Even though California Gov. Gavin Newsom managed to defeat the recall against him, lawmakers have become worried about the process of removing a state official from office.

California lawmakers are reportedly concerned about the expense of recalls and how easy it is to make one happen.

“A $276 million waste just to reaffirm 2018’s results with an election coming in 2022,” Kevin Mullin, the California Assembly speaker pro tempore, tweeted following Newsom’s victory over the recall.

Secretary of State Shirley Weber claimed Newsom’s defeat of the recall will force lawmakers to take a deeper look into the flaws within the process.

If more than half of the voters in California would have voted in favor of recalling Newsom, whoever was the frontrunner out of the opposing candidates would have been elected in his place.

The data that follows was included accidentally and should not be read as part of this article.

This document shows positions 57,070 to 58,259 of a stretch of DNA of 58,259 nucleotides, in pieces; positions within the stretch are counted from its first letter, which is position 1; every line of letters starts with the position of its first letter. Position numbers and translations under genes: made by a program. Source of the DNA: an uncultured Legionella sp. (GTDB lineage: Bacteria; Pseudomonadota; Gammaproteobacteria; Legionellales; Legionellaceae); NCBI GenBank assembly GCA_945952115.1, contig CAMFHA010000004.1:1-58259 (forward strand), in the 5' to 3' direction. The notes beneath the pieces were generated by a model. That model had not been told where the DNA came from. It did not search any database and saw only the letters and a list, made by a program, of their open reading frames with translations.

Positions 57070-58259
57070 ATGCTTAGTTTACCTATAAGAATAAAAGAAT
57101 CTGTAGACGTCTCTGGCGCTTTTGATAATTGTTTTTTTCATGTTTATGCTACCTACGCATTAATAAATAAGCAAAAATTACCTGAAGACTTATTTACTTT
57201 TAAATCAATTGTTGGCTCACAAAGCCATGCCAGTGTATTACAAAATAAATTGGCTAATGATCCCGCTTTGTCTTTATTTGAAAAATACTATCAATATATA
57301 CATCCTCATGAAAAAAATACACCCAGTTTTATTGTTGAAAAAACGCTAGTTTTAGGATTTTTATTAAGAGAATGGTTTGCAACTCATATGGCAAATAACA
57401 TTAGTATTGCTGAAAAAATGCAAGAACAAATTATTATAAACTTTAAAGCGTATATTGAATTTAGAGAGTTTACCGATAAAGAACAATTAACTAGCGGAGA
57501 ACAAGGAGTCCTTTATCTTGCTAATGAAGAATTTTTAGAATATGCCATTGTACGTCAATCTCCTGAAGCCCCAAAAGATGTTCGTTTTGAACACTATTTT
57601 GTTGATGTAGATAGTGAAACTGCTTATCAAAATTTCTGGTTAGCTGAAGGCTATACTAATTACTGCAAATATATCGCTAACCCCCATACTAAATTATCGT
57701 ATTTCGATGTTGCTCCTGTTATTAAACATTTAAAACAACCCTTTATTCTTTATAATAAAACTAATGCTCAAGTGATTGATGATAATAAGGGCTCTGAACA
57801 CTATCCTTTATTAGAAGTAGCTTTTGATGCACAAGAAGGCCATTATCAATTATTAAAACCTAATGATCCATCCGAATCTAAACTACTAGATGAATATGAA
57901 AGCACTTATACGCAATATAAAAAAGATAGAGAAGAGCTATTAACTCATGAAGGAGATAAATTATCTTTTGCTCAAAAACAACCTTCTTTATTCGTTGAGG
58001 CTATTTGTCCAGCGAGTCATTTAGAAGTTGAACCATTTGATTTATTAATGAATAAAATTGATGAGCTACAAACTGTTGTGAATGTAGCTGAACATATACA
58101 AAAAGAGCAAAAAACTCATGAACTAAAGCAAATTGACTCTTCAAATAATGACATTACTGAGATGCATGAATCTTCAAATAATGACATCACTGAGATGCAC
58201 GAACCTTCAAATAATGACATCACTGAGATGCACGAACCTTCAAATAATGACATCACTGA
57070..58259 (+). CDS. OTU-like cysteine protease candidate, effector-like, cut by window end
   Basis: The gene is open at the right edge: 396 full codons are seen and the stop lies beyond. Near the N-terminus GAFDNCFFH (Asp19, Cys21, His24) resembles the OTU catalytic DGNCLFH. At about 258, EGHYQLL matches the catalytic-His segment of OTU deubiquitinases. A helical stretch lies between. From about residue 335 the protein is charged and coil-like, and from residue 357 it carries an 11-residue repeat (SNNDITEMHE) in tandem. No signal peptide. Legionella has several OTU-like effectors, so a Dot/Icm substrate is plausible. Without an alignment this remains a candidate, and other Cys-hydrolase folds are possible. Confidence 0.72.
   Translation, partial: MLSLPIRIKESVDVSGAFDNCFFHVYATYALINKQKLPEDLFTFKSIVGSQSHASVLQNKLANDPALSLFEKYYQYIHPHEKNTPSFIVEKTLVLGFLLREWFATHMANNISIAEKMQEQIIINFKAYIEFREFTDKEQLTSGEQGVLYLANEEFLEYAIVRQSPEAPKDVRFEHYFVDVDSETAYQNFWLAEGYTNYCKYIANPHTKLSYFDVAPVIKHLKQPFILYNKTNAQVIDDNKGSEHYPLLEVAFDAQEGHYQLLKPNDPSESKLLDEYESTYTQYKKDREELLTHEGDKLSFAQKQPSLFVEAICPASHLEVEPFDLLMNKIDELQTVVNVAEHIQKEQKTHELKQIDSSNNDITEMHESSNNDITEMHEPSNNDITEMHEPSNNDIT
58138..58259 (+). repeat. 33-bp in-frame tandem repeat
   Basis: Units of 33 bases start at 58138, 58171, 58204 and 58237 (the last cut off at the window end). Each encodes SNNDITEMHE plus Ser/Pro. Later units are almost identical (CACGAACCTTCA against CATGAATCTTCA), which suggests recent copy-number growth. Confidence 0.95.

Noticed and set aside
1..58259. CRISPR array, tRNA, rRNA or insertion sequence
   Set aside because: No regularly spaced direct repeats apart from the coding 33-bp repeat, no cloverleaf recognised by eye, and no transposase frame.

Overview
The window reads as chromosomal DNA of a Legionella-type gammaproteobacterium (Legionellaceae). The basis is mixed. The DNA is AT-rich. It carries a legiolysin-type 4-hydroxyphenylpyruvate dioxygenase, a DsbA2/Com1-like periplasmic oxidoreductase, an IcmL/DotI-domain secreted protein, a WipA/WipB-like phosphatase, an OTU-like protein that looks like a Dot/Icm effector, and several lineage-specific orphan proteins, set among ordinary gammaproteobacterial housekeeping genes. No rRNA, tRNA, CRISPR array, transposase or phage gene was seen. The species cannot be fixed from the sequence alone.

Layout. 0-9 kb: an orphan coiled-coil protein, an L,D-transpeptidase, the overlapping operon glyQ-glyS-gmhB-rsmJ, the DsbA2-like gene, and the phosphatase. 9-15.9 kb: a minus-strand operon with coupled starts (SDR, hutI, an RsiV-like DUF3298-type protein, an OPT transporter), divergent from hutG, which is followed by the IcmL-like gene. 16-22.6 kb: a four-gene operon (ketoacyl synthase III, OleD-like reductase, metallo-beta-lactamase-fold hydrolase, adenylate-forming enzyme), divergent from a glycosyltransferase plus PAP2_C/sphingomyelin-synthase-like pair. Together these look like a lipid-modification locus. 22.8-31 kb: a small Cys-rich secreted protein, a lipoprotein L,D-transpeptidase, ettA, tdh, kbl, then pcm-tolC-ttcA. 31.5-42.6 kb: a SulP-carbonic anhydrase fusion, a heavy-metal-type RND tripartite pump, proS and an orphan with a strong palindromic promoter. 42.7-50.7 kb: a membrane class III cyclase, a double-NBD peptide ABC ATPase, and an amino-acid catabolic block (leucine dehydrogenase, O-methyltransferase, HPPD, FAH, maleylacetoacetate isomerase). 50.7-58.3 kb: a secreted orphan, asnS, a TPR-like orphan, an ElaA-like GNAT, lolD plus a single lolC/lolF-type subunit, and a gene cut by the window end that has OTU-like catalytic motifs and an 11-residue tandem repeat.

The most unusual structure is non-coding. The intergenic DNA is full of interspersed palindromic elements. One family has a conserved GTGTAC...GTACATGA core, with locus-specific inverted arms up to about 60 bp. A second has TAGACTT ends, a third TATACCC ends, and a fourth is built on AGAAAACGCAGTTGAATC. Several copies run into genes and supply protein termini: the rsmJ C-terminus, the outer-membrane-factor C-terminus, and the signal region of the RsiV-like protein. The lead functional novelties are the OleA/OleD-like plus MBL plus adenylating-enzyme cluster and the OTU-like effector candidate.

“It is somewhat quirky in that sense that Gavin Newsom could actually lose and then we’d end up with a person who didn’t have more than 20% of the vote,” Weber told ABC 7 News. “Which means the vast majority of California would be rejecting that person. What can we do to really make it a system that we believe in? We’re going to do some work on that.”

The recall against Newsom was sparked following his strict COVID-19 restrictions, which included mask mandates and lockdowns. The idea gained more traction after photos of the governor attending a dinner party maskless were leaked.

The recall was able to get close to almost 1.5 million signatures required to make the ballot. However, Democratic voter turnout allowed the governor to keep his position.

Newsom’s win means he will remain in office until 2022 when he is expected to run for re-election.

Gavin Newsom California Gov. Gavin Newsom. Photo: Kevork Djansezian/Getty Images